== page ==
Marcus Freeman was officially introduced as the new head coach of Notre Dame Fighting Irish football. It’s a huge spotlight for the 35-year-old who decided to take the job rather than follow Brian Kelly to LSU and remain a defensive coordinator.
Freeman was a hot commodity before taking the Notre Dame job but the expectations will now be on him to not only maintain the level of success that Kelly has had but also take the Irish to the next level and win a national championship.
Someone else who understands the hype and expectations that come with being the head coach at Notre Dame is Charlie Weis. The former New England Patriots assistant took the job in 2005 and oversaw five seasons of varying success. After a strong start, his Notre Dame teams faltered to 3-9 in Year 3 and never quite got back to the heights expected of the program. He was fired in 2009 with a 35-27 record.
Weis tweeted a message of support to Freeman on Friday after he joined the exclusive fraternity of Notre Dame head coaches.
Let me congratulate Marcus Freeman on his appointment as HFC at Notre Dame. A rising star in the profession, he takes over the most storied program in the country. Although expectations are high, there is no better place to have the honor to direct. Best wishes! Good luck!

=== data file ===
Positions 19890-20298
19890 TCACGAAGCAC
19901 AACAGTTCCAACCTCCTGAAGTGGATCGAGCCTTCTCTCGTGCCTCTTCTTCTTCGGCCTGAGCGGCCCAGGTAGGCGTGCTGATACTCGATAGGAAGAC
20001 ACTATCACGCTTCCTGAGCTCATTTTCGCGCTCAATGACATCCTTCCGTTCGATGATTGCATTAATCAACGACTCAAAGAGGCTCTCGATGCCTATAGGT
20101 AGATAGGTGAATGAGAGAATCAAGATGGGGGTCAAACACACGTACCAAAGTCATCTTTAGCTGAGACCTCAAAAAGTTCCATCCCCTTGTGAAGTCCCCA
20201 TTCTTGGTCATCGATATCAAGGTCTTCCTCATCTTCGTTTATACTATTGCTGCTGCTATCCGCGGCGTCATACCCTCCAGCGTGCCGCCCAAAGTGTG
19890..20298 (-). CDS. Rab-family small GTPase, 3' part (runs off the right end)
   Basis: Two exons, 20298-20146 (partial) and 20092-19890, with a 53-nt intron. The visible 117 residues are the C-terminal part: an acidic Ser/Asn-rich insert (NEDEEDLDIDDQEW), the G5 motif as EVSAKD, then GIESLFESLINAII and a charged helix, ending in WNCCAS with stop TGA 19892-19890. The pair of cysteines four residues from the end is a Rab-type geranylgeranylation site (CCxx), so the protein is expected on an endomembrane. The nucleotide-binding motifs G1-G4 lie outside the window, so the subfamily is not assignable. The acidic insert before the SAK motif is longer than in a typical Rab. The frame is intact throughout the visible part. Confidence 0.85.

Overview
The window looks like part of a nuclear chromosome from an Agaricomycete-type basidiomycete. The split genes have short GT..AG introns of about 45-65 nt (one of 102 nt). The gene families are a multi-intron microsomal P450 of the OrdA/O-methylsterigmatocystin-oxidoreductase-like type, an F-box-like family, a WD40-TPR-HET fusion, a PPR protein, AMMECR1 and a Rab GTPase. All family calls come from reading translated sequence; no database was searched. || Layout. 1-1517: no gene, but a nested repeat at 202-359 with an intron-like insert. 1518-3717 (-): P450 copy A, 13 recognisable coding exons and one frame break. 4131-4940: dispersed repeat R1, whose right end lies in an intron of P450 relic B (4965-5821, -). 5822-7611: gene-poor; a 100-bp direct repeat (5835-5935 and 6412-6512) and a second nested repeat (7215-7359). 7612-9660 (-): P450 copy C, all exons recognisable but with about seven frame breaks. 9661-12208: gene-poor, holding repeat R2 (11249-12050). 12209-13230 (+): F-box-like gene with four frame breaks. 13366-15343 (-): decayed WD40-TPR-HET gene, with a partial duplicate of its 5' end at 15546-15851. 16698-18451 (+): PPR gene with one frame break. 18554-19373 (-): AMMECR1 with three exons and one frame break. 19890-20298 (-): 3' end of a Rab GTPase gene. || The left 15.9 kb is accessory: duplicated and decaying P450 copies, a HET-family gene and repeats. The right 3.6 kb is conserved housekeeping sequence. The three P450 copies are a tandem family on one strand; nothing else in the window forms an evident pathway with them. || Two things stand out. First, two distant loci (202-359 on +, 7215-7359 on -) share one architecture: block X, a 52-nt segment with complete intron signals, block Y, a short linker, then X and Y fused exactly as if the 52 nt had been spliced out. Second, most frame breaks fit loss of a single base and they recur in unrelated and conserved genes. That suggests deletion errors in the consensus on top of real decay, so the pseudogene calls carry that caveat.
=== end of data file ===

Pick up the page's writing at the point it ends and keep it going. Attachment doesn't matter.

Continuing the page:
— Charlie Weis (@charlieweissr) December 3, 2021
“Let me congratulate Marcus Freeman on his appointment as HFC at Notre Dame,” Weis said. “A rising star in the profession, he takes over the most storied program in the country. Although expectations are high, there is no better place to have the honor to direct. Best wishes! Good luck!”
Freeman has certainly already won one battle, the locker room. While many players and other people inside Notre Dame wanted to see him elevated to head coach, it’s another thing to see just how excited the players got when he was officially introduced to them.
— Notre Dame Football (@NDFootball) December 3, 2021
We’ll see if Freeman can live up to the hype and maintain the elite level of success that Notre Dame expects. If he can, and if he can get them their first national title since 1988, then he’ll go down in Fighting Irish lore in a way that his predecessor never could.